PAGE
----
Wallace also lays out some of his theories on what it will take for the writer to grab the attention of his over-stimulated, undereducated, 24-hour-news cycle audience. As Wallace is talking, we are pre-Twitter, pre-Facebook, with the Internet only just beginning to grab the attention and time of the public. What strikes Wallace, again and again, is the "loneliness" of modern life - how little connectivity has actually connected anyone. And upon reading, the horrifying reality is that this condition has only worsened since these interviews took place.

But Wallace also believes that human beings are "absolutely dying to give ourselves away to something." He believes this, but he also believes it is virtually impossible to write in a contemporary voice about God:

"I mean the culture, it's all wrong for it now. You know? No, no. Plausibly realistic characters don't sit around talking about this stuff. You know? So...I don't know. But the minute I start talking about it, it just, it sounds number one: very vague. Two: really reductive. And the whole thing to me was so complicated, that you know it took sixteen hundred pages of sort of weird oblique stuff to even start to talk about it. And so feel stupid, talking about it."

Of course, the real characters of this book are talking about it, and neither sounds like Dostoevsky. So why does he feel uncomfortable talking about it? "Because I don't have a diagnosis. I don't have a system of prescriptions," he says. Yet later, he and Pinsky understand that modern America and their generation is growing up in "the rubble of the old system" - that is, the "ridiculous and hypocritical...old authoritarian...don't-question-authority stuff." But, like Jonathan Franzen, Wallace has nothing to replace it with, no direction to point to, no diagnosis, no prescription. He knows enough to know that the same generation is "dying...on the toxicity" of the idea that pleasure and comfort provide the ultimate meanings for life.

"I'm talking about the number of privileged, highly intelligent, motivated career-track people that I know, from my high school and college, who are, if you look into their eyes, empty and miserable. You know? And who don't believe in politics, and don't believe in religion...And who just..who don't believe in anything. Who know fantastic reasons not to believe in stuff, and are terrific ironists and pokers of holes. And there's nothing wrong with that, it's just, it doesn't seem to me that there's just a whole lot else."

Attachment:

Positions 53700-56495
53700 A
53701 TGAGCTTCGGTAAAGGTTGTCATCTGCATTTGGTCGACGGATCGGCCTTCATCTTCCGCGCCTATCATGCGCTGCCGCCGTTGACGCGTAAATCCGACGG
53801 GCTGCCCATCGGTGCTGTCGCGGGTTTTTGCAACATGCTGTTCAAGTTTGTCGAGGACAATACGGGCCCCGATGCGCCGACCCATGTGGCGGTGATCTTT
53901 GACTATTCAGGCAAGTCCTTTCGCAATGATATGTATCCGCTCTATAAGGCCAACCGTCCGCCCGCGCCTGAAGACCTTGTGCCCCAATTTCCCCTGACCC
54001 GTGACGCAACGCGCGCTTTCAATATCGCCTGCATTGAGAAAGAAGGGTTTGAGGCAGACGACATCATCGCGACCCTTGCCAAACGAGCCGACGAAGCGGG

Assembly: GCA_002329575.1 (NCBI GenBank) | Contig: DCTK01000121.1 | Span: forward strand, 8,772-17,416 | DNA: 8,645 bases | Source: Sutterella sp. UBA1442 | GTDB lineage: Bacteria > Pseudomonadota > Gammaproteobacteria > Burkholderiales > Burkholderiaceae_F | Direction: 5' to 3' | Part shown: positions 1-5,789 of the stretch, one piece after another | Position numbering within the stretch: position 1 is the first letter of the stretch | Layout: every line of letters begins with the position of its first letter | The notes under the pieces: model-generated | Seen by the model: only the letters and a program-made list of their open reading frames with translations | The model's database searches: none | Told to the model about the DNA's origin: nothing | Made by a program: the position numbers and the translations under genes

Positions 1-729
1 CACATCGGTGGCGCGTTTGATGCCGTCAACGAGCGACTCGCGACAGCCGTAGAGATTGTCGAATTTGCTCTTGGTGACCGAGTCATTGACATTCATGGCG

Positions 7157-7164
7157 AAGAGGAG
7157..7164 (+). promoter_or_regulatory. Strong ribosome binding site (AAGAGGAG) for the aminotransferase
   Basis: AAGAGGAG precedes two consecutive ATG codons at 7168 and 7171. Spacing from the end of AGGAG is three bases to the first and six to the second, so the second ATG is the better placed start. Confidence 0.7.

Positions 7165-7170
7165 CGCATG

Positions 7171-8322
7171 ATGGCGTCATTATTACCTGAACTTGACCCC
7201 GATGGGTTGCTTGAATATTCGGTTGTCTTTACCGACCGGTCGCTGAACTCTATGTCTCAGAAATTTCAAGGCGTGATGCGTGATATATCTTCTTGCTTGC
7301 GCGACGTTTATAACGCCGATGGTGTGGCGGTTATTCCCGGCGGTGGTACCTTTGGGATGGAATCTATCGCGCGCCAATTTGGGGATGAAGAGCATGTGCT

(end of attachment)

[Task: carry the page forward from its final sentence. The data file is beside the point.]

But reading this, it's evident there is indeed something wrong with that, and Wallace knows it. One wonders whether he did have some idea of what was wrong, but didn't feel comfortable providing an answer. I'm not suggesting a Christian answer, though it is interesting that Wallace leaves Pinsky to go to a church where "everyone more or less wants to leave each other alone." Much of Wallace's work deals with the loneliness, the lack of meaning, the aimlessness of existence, and the search for meaning, or just, how to kill time. But a writer with the ambition to write an epic novel, with the courage to look at the hole in modern existence, is also mature enough to recognize that he doesn't have all the answers. The question of existence remains. Being able not to believe in something isn't necessarily a strength, when one ultimately doesn't believe in anything at all.

In the book's forward, Franzen provides an observation: "Does it look now like David had all the answers?" In retrospect, we can see that he at least was on to the right questions. But Lipsky's epitaph resounds: "His life was a map that ends at the wrong destination."
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1 comment:

  1. I'm trying to find the source of the title "Although Of Course You End Up Becoming Yourself" - do you know in which statement this was said?